Ray ray = firstPersonCamera.ScreenPointToRay (pos);
    Vector3 anchorPosition = ray.GetPoint (5f);

    // Create the anchor at that point.
    if (anchor != null) {
      DestroyObject (anchor);
    }
    anchor = detectedPlane.CreateAnchor (
        new Pose (anchorPosition, Quaternion.identity));

    // Attach the scoreboard to the anchor.
    transform.position = anchorPosition;
    transform.SetParent (anchor.transform);

    // Record the y offset from the plane.
    yOffset = transform.position.y - detectedPlane.CenterPose.position.y;

    // Finally, enable the renderers.
    foreach (Renderer r in GetComponentsInChildren<Renderer>())
    {
        r.enabled = true;
    }
}

Add code to ScoreboardController.Update()

First check for tracking to be active.

// The tracking state must be FrameTrackingState.Tracking
// in order to access the Frame.
if (Session.Status != SessionStatus.Tracking)
{
    return;
}

Check that there is a selected plane, and update it if it was subsumed by another plane.

// If there is no plane, then return
if (detectedPlane == null)
{
    return;
}

// Check for the plane being subsumed.
// If the plane has been subsumed switch attachment to the subsuming plane.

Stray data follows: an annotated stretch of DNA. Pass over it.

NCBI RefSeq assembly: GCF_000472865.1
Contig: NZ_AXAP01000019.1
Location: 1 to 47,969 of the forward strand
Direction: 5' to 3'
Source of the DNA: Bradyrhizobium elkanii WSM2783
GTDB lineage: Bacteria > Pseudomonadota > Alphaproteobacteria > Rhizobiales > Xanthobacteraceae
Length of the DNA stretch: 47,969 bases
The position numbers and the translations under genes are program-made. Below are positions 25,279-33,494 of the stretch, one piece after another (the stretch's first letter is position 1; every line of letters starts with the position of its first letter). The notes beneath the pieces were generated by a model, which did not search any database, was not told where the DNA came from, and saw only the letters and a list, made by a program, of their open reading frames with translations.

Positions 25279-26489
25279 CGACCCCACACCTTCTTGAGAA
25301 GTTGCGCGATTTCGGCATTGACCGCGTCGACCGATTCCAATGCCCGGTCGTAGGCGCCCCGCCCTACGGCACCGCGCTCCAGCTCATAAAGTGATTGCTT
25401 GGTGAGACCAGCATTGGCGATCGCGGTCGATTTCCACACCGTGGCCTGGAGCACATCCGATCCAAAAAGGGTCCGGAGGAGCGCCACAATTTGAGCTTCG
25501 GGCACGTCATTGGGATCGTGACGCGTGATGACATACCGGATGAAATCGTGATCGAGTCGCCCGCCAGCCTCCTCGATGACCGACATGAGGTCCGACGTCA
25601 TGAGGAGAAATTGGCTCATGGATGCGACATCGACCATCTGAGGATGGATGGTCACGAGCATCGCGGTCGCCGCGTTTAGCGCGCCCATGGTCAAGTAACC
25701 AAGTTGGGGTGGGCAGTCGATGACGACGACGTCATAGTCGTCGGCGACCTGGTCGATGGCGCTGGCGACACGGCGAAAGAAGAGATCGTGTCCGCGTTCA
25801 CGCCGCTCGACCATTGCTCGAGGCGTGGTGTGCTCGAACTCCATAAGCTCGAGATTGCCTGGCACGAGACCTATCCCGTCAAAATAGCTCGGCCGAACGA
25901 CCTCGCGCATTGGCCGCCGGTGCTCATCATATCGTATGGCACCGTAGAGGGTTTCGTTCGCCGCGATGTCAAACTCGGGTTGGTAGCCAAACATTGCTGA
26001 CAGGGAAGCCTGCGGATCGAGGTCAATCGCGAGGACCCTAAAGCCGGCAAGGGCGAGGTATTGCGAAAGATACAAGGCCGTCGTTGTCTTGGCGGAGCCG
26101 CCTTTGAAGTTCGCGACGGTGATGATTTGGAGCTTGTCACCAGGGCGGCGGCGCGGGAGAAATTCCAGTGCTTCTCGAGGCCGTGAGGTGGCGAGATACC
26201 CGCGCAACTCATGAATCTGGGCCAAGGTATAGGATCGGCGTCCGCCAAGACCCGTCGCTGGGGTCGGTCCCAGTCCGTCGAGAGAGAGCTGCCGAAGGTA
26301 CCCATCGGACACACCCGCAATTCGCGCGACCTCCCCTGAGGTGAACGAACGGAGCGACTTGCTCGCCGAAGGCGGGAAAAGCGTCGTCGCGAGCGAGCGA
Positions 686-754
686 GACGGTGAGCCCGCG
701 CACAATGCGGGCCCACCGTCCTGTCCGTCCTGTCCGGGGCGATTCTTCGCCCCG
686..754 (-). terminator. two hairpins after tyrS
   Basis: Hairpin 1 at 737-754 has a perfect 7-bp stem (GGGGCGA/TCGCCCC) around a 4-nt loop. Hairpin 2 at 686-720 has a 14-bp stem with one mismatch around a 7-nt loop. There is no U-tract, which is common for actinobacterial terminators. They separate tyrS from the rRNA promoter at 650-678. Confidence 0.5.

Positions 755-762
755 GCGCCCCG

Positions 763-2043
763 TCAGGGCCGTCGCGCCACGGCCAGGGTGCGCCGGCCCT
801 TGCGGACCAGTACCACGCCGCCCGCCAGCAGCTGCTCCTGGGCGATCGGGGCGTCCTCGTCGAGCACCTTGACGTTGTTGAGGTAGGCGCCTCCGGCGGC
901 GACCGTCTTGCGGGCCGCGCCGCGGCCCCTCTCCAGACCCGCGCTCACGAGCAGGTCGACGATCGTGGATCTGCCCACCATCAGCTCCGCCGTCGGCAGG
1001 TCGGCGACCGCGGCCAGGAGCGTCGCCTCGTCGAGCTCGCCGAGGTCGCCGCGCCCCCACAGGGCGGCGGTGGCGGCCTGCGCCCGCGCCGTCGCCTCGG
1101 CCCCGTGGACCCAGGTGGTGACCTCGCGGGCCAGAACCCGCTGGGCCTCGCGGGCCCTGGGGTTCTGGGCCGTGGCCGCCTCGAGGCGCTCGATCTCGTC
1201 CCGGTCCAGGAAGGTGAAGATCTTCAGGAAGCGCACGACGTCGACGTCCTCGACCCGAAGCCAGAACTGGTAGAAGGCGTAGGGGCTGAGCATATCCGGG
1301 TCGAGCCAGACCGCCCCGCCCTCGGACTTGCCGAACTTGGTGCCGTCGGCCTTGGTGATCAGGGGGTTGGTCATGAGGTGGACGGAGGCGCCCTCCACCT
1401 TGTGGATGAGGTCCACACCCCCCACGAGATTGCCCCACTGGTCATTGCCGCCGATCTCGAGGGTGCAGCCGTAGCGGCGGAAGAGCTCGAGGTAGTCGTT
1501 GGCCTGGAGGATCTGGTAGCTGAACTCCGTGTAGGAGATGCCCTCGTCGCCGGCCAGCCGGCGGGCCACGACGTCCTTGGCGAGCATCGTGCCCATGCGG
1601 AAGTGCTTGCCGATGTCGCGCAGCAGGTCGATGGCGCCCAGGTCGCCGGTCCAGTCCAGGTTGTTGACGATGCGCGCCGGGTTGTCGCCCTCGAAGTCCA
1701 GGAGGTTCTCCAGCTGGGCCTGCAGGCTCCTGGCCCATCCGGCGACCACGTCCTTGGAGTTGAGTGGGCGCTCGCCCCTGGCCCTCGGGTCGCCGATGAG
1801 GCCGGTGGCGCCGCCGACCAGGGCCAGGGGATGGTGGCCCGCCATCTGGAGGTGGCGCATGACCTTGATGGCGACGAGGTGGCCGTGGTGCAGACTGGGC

while (detectedPlane.SubsumedBy != null)
{
    detectedPlane = detectedPlane.SubsumedBy;
}

The last thing to add is to rotate the scoreboard towards the user as they move around in the real world and adjust the offset relative to the plane.

// Make the scoreboard face the viewer.
transform.LookAt (firstPersonCamera.transform); 

// Move the position to stay consistent with the plane.
transform.position = new Vector3(transform.position.x,
            detectedPlane.CenterPose.position.y + yOffset, transform.position.z);

Call SetSelectedPlane() from the scene controller

Switch back to the SceneController script and add a member variable for the ScoreboardController.

public ScoreboardController scoreboard; 

Save the script, switch back to the scene editor and set this property to the scoreboard object.

Back in SceneController, find the SetSelectedPlane() method we added earlier, and pass the selected plane to the ScoreboardController.